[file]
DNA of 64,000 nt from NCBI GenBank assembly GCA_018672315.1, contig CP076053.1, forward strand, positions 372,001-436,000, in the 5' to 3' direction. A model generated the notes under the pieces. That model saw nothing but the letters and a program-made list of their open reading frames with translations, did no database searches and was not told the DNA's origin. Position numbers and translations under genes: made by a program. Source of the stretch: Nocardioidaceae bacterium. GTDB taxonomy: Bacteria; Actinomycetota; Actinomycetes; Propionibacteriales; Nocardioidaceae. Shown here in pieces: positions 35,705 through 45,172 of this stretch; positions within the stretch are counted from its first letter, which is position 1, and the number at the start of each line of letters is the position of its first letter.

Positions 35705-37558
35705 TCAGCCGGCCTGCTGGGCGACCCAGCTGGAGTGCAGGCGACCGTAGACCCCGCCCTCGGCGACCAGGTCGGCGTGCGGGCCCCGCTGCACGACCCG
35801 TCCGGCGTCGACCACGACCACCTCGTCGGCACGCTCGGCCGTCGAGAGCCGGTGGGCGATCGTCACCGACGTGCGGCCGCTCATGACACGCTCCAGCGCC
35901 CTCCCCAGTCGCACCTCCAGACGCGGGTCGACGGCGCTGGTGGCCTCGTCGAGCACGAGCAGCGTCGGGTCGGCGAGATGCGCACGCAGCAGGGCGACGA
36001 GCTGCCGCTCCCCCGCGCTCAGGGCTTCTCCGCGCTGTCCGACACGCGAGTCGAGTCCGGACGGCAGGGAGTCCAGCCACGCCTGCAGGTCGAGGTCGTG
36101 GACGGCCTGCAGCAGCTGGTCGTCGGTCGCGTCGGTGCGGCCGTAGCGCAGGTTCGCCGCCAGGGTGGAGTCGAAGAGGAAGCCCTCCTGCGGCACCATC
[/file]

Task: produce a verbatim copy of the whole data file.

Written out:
DNA of 64,000 nt from NCBI GenBank assembly GCA_018672315.1, contig CP076053.1, forward strand, positions 372,001-436,000, in the 5' to 3' direction. A model generated the notes under the pieces. That model saw nothing but the letters and a program-made list of their open reading frames with translations, did no database searches and was not told the DNA's origin. Position numbers and translations under genes: made by a program. Source of the stretch: Nocardioidaceae bacterium. GTDB taxonomy: Bacteria; Actinomycetota; Actinomycetes; Propionibacteriales; Nocardioidaceae. Shown here in pieces: positions 35,705 through 45,172 of this stretch; positions within the stretch are counted from its first letter, which is position 1, and the number at the start of each line of letters is the position of its first letter.

Positions 35705-37558
35705 TCAGCCGGCCTGCTGGGCGACCCAGCTGGAGTGCAGGCGACCGTAGACCCCGCCCTCGGCGACCAGGTCGGCGTGCGGGCCCCGCTGCACGACCCG
35801 TCCGGCGTCGACCACGACCACCTCGTCGGCACGCTCGGCCGTCGAGAGCCGGTGGGCGATCGTCACCGACGTGCGGCCGCTCATGACACGCTCCAGCGCC
35901 CTCCCCAGTCGCACCTCCAGACGCGGGTCGACGGCGCTGGTGGCCTCGTCGAGCACGAGCAGCGTCGGGTCGGCGAGATGCGCACGCAGCAGGGCGACGA
36001 GCTGCCGCTCCCCCGCGCTCAGGGCTTCTCCGCGCTGTCCGACACGCGAGTCGAGTCCGGACGGCAGGGAGTCCAGCCACGCCTGCAGGTCGAGGTCGTG
36101 GACGGCCTGCAGCAGCTGGTCGTCGGTCGCGTCGGTGCGGCCGTAGCGCAGGTTCGCCGCCAGGGTGGAGTCGAAGAGGAAGCCCTCCTGCGGCACCATC